Tuesday, January 7, 2014

Drawing Lessons in Amsterdam, Museums and Art Heroes

During my drawing lessons in Amsterdam, I've tried to always asks students to visit museums on a regular basis and find art heroes that inspire them.

As a case in point, I recently got back from a short trip to South Carolina and I found a new art hero that I knew little about.  It was a large painting exhibition of Robert Henri, an American realist who worked mainly in portraiture and traveled through Europe, creating portraits of characters he considered interesting.  The exhibition was in the Jepson Museum of Savannah, and focused on the paintings and drawings that Henri created during his time in Spain.

Little did I know I was in for an unexpected treat.  Henri turned out to be a portrait artist in the stature, and in fact very close in style to John Singer Sargent.  Bravura brushwork on the garments combined with impeccable drawing skills, and spectacular treatment of each character.  Many of his pieces were surprising in how much he captured the sitter without having to ad much rendition to the features in the face.  A few correctly placed brushstrokes did the whole trick.  It was probably the first time I saw such simplicity and excellence at the same time.

This is something I try to emphasize during my drawing lessons in Amsterdam.  Not so much the simplicity and excellent part (well, that too) but the idea of visiting museums and having art heroes.  Art heroes are usually the way many of us get started into the artistic adventure in the first place.  We see a relative, a friend or a famous artist and their work makes us want to give it a try.

Funny enough, once we start, we sometimes try to wing it on our own so as not to have our style cramped.  There is this myth going around that copying, imitating and emulating are wrong when trying to draw and paing.

If we compared this to learning how to write a novel, it would be the equivalent to try to saying you can become a great novelist without reading and studying Shakespeare and Cervantes.  You would be likely to write something terrible and worst and peculiar at best.  If you were very very lucky, you would write something good, but that would be your worse scenario, because you would be at a loss to tell what it was that made it good.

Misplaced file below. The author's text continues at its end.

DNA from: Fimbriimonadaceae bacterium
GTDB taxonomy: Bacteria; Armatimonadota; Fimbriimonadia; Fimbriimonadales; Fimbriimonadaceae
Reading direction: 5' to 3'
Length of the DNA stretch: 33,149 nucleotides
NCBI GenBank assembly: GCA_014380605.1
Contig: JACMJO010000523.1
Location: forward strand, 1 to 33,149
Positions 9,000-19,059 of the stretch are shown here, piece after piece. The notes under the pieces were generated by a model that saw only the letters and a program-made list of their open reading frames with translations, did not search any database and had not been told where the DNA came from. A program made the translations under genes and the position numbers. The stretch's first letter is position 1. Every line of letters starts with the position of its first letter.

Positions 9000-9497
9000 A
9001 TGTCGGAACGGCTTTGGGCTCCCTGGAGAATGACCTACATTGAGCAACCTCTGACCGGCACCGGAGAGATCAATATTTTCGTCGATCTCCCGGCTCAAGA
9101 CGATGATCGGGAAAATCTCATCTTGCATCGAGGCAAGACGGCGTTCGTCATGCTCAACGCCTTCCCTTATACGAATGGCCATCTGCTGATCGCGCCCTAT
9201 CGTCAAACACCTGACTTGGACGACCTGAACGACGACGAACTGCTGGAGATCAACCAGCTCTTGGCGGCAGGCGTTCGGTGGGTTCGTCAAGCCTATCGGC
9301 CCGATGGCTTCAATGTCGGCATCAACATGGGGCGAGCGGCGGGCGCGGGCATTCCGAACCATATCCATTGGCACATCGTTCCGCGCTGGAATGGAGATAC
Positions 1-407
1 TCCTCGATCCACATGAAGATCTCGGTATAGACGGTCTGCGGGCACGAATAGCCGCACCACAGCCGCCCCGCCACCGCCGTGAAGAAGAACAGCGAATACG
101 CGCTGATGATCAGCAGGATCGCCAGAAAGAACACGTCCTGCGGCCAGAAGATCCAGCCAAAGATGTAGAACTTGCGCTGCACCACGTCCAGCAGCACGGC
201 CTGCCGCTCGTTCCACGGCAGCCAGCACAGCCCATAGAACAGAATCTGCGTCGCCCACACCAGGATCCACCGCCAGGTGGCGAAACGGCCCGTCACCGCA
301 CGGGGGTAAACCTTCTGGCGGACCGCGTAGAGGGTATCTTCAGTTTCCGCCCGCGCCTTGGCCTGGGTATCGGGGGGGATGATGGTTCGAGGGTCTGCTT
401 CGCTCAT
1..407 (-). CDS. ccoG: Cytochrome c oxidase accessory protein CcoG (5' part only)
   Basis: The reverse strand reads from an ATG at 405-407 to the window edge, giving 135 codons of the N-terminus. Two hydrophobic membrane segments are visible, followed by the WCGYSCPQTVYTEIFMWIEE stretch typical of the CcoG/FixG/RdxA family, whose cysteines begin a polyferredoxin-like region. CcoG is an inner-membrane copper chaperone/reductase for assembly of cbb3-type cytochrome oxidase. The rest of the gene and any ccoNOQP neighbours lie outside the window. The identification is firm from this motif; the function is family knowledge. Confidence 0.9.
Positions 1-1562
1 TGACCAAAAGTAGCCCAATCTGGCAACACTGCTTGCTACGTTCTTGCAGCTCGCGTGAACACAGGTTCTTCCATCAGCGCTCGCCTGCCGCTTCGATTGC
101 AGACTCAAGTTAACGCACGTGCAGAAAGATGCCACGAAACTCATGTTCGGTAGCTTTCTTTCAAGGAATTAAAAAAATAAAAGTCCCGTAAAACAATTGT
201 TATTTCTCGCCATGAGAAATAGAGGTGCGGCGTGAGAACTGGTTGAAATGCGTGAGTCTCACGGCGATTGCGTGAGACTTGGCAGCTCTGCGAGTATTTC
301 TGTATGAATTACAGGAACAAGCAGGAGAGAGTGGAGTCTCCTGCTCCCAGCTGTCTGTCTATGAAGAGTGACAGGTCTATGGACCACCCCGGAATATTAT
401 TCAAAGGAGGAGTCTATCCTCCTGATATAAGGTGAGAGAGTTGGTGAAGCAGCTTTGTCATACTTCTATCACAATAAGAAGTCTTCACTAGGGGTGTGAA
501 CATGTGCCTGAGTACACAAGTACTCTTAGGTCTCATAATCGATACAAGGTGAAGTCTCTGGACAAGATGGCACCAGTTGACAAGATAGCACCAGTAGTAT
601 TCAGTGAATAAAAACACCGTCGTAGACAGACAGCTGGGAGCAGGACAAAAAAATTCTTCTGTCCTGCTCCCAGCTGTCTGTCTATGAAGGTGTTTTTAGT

Studying our art heroes inspire us to reach the level they reached.  Their handling of drawing, color, composition, brushwork.  These are people who have spent a lifetime solving previously unsolved artistic problems, and all we have to do is look at their work to learn how.  No point facing the vast artistic world on our own and trying to re-invent the wheel.

The second thing that we get from studying great painters, is to create depth and breadth to our knowledge and taste.  In his book 'Steal like an Artist', Austin Kleon suggests that the process of becoming creative is in fact a process of selecting from a large and excellent number of things we like and then create based on that mix while adding our own interpretation.  In that sense, no painting is ever totally original, even if the creator thinks so.

Incidentally, visiting museums and seeing amazing works is not even a chore.  If you are really interested in learning art, and you love art, this would be the best part of your day.  What is a bit more difficult is to learn to analyze what is that makes a work good. To learn and describe it in the terms of the visual language and to decide for yourself what drawings or paintings seem interesting to you and which you will choose to "ignore" regardless whether they are nice or not.

Know the greats, study them deeply.  If there is no technical manual of how they did things, create your own, find the largest .jpg image or poster you can get of their work and analyze it, copy it and describe it in detail. 

You will learn greatly from it!

No comments:

Post a Comment